The ultimate multiculti neighbourhood, Möllan really is what Malmö is all about. Artsy, hip, ethnic and absolutely bursting with life; Möllan is the beating heart of this city. It’s where you’ll find international food to die for, as well as street performances, funky shops and more cool people than you have time to rubberneck. The best way to enjoy Möllan is to simply walk the streets, poking into shops and stopping for a falafel or maybe just a fika.
Perched on the edge of the sea, Limhamn is a relatively new neighbourhood that rose from the city’s industrial past, and still has some charming, more traditional dwellings lining its streets. It’s the perfect place to cycle, jog or simply stroll while taking in the beautiful people of Malmö. What it lacks in excitement it makes up for in laid-back cool and the best area to get exercise.
The most exclusive neighbourhood in Malmö, award-winning Västra Hamn is another district that rose from the city’s industrial past. The world’s largest dock was built in back in the 1960s, and today it is known as the City of Tomorrow. It is Europe’s first carbon-neutral district, using an aquifer thermal energy storage system to heat homes in the winter and cool them in the summer. Some great restaurants and hotels in the neighbourhood serve the well-heeled locals. It’s also where you’ll find Turning Torso.
Sure, it’s a tourist mecca but it’s also where the always buzzing Lilla Torg is located, as well as some of the best boutiques and restaurants the city has to offer. Filled with history and always in full swing, Gamla Staden is the perfect place to start your exploration of Malmö; grab a table at one of the restaurants that fill Lilla Torg and drink in the city vibe.
Situated between Malmöhus Castle and Villa Fridhems, Ribersborg is characterised by beautiful architecture and a prime location along Malmö’s city beach. Restaurants, clubs and loads of other activities are at your fingertips here in one of the most urban areas in Malmö, while Ribersborg Bath House is moments away. The best way to enjoy this neighbourhood is to wander the streets before taking a dip in the sea with the rest of Malmö.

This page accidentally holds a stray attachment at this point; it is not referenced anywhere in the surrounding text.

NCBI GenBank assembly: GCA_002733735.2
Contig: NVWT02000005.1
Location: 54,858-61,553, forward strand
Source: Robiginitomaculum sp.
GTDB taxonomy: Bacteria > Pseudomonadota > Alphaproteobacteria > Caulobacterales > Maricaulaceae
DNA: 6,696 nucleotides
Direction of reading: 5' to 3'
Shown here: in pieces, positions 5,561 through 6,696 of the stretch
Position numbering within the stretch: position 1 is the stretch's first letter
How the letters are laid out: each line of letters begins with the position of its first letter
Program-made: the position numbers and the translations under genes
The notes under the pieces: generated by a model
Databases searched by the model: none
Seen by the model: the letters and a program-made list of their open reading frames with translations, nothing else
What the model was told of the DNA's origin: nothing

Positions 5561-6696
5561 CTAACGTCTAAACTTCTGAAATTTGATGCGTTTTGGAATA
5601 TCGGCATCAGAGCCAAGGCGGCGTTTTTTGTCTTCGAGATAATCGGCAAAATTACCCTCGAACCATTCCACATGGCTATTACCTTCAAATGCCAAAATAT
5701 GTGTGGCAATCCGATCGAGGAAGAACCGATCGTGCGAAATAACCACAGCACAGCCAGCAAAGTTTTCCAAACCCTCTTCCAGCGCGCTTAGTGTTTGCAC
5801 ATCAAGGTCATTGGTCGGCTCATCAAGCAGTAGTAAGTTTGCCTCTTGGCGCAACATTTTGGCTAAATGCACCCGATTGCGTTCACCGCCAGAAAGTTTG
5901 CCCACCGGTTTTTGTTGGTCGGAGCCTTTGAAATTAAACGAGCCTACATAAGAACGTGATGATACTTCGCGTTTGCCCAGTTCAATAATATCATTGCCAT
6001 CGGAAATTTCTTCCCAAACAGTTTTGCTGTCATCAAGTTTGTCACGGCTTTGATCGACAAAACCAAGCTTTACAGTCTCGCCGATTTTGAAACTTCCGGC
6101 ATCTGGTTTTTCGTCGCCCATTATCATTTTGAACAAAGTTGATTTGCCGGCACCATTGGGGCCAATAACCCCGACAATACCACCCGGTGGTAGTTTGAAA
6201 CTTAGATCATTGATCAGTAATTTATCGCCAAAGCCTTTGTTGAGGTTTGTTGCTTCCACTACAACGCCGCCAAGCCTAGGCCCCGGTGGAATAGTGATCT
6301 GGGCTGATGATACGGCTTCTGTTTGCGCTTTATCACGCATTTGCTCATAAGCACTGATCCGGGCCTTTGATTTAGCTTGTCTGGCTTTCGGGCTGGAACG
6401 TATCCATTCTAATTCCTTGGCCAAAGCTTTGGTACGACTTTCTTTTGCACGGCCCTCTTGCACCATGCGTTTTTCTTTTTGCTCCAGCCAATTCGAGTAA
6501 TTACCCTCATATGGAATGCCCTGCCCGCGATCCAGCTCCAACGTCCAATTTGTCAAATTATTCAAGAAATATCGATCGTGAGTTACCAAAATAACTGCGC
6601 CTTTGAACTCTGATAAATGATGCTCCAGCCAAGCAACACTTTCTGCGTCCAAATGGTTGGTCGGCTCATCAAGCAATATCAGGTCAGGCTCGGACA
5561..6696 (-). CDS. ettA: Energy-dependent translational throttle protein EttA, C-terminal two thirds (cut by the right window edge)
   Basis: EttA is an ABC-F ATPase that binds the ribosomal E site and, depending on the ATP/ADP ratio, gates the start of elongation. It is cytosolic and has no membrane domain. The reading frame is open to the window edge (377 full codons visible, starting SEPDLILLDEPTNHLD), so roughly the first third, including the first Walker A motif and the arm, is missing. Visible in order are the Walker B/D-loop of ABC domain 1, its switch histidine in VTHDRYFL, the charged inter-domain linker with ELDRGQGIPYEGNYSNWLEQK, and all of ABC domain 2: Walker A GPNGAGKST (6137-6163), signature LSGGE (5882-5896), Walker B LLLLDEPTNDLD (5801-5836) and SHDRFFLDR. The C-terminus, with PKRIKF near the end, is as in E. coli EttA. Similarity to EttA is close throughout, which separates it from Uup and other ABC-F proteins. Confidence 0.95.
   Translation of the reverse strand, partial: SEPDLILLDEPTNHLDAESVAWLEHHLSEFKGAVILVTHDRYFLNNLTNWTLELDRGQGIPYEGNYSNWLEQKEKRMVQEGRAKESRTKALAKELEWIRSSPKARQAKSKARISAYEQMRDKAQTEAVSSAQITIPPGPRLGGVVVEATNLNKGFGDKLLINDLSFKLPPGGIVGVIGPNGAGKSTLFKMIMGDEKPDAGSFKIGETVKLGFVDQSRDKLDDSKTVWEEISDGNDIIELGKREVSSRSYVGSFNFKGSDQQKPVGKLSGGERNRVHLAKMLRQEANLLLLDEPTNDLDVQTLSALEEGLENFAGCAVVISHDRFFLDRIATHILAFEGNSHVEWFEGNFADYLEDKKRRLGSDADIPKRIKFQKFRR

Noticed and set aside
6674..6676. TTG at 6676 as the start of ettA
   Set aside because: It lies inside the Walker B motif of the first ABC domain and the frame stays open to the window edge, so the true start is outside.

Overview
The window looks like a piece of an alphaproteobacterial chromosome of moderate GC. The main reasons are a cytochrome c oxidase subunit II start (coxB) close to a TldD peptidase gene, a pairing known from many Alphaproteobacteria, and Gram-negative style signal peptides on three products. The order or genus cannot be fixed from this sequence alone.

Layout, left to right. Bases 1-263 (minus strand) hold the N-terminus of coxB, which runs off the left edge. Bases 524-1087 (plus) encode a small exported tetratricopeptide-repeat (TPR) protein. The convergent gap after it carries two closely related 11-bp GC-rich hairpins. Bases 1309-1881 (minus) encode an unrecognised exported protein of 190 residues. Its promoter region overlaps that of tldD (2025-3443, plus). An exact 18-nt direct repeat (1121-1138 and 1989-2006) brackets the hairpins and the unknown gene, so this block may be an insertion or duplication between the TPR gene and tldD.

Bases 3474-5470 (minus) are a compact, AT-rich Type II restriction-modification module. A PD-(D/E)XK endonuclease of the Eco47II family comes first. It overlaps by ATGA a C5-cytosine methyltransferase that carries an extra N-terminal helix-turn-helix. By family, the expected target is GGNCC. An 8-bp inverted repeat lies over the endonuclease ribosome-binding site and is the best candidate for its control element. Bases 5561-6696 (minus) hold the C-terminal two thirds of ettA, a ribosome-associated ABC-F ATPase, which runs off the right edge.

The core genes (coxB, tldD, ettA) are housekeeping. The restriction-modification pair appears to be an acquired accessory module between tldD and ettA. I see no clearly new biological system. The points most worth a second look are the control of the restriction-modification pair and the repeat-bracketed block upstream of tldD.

Just south of the more well-known Ribergsborg Beach and a stone’s throw from Öresund, Bridge Sibbarp has a wonderful cold water bath house as well as a sense of humour – locals call a shallow bay Barnviken due to the number of kids who stand there and have a wee (Pisseviken is another name for this spot). There are some beautiful churches in this area, as well as great places to grab a bite, and of course Malmö’s fantastic Opera House is found here, as well as the lush Kungsparken.
This is the latest Malmö neighbourhood to get an urban overhaul, and in keeping with the city’s efforts to be the most sustainable in Europe the project Ekostaden Augustenburg (Eco City Augustenborg) has focused redevelopment efforts on being, as the name suggests, eco-friendly. The project began in 1998 and nearly a decade later the area is is home to 15 ‘environmental houses’, where all waste is converted to energy. Where once people were tripping over themselves to get out of the area, it’s stock has risen with flat hunters across the city. Quick tip: keep an eye out for some really great public art scattered around the streets and green areas.
Use this handy map to find your way to Malmö’s coolest neighbourhoods: